Imagination Reclamation ~ Coming to Our Senses: Join us in conversation to create worlds of creativity together that we could never find on our own? Improv music and sensory reclamation, all to be broadcast on Radio 23 the following week! Free!


Creatively inspiring system change not climate change!

The Beehive Collective
December 2009

full archive: beehiveexhibit

The Beehive’s mission is to cross-pollinate the grassroots, by creating collaborative, anti-copyright images that can be used as educational and organizing tools.

Their large scale drawings measure explore the intersection of social justice and environmental issues.


Profane Relics by Ryan Burns

July 2009: Profane Relics: An Ossuary of the Congo Mineral Wars

Artist: Ryan Burns

This installation examines the price paid for high-tech gadgetry.  Inside an immense 12 foot crate, artifacts and waste of cultural disarticulation and total war lie with the crude hand-tools of small pit mining; traces of the bushmeat trade jumbled together with discarded high-tech ephemera—smartphones and laptops. Western society’s lust for Congolese coltan has fueled the deadliest war since WWII.

Full archive:


Comparative Recession by Jaclyn Kampmeier

Comparative Recession by Jaclyn Kampmeier

May 2009: Grassroots Cartography: Gaining perspective on the world we share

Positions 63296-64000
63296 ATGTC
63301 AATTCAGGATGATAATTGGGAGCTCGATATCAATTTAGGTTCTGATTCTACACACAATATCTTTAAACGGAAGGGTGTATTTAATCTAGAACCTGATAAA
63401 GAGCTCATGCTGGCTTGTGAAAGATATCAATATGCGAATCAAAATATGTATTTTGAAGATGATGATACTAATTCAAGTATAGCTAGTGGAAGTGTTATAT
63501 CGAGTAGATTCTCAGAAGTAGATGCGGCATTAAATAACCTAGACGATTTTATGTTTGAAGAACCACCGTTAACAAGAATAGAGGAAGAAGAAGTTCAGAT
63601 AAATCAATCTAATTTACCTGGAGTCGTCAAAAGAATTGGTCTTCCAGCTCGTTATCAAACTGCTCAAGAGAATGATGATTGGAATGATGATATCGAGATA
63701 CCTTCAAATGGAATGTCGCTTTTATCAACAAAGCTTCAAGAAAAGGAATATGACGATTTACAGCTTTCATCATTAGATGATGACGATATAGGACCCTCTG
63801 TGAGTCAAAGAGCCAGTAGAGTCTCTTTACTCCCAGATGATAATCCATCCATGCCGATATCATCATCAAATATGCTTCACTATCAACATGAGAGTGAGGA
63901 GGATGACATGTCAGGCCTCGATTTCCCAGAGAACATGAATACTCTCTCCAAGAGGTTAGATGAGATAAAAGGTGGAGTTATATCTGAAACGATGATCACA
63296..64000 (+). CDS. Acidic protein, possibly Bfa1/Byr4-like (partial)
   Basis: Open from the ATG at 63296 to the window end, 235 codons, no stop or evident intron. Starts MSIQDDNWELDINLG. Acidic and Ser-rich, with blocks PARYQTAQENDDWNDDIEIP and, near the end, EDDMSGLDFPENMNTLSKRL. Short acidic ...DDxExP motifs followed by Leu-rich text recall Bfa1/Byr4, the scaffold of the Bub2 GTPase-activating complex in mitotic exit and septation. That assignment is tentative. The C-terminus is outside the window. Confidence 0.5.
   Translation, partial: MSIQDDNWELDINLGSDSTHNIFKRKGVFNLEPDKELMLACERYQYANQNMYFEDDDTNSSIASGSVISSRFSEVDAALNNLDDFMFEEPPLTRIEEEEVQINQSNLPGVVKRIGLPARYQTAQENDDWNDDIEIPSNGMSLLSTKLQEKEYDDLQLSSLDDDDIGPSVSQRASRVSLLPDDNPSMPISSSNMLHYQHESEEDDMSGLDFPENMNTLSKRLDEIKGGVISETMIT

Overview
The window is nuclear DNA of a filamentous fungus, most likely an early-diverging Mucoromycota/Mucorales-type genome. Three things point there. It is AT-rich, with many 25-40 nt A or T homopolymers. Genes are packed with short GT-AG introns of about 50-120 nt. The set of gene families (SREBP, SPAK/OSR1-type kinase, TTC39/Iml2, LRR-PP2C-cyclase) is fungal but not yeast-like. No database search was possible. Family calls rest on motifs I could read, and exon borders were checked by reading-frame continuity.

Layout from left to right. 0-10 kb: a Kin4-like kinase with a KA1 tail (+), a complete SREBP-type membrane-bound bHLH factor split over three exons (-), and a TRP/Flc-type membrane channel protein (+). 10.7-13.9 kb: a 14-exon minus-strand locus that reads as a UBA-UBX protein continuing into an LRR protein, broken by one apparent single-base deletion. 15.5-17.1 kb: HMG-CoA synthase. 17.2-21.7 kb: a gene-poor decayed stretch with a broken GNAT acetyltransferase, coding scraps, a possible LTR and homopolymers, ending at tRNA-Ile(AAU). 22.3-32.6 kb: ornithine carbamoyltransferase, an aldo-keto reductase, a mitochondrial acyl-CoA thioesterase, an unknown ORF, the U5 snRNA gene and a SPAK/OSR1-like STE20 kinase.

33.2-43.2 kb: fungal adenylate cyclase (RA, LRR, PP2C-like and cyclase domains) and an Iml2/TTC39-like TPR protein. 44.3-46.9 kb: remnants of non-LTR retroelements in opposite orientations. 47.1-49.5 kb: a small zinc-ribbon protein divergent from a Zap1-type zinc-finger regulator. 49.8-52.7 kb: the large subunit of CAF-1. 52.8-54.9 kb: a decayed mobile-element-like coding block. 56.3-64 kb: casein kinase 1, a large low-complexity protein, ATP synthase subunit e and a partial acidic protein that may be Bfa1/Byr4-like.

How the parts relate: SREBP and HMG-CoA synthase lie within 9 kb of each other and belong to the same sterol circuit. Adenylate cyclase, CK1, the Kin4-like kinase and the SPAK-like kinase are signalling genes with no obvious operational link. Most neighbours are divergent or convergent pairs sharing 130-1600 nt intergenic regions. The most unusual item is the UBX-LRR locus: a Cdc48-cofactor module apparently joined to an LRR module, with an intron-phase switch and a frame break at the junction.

How can maps help us understand, shape, and gain perspective on the world we live in? The exhibit’s cartographic interpretations and visual conversations seek to:

  • effectively quantify the positive and negative effects we have on the world
  • depict the health of our world today in reference in to the past and future
  • emphasize the subjective nature of map making
  • connect communities
  • democratize our ability to shape the world we live in

Full archive:

Artists: Katherine Ball, Alec Neal, Matt Warren, Jaclyn Kampmeier, Howard Silverman, Andrew Fuller, Rick Potestio, Jane Tsong, elin O’Hara slavick, Tyler Nishitani, Barbara Gerke, Marc Moscato, David Banis and Hunter Shobe


City Repair Tea Horse by Mark Lakeman

April 2009: Designing the Future: Urban Planning, Architecture, Landscape, Transportation, and Social System Design

Designing the Future featured architectural plans for coexisting with the environment, building community and transitioning from oil to sustainability. SEA Change Gallery was “wallpapered” with design plans for natural playgrounds, graywater systems, neighborhood energy utilities and more.

Full Archive:


* Mark Lakeman of Communitecture and City Repair
* Tryon Life Community Farm –
* Ed Carpenter, Public Artist –
* Northwest Neighborhood Energy –
* Planet Earth Playscapes –
* POTESTIO STUDIO: architecture+urban –
* Recode –
* Transition PDX –
* Trimet –
* Cascadia Commons –
* Living Gardens –
* Alec Neal –
* MotiveSpace –
* Sebastian Collet –
* Macdonald Environmental Planning –
* Energym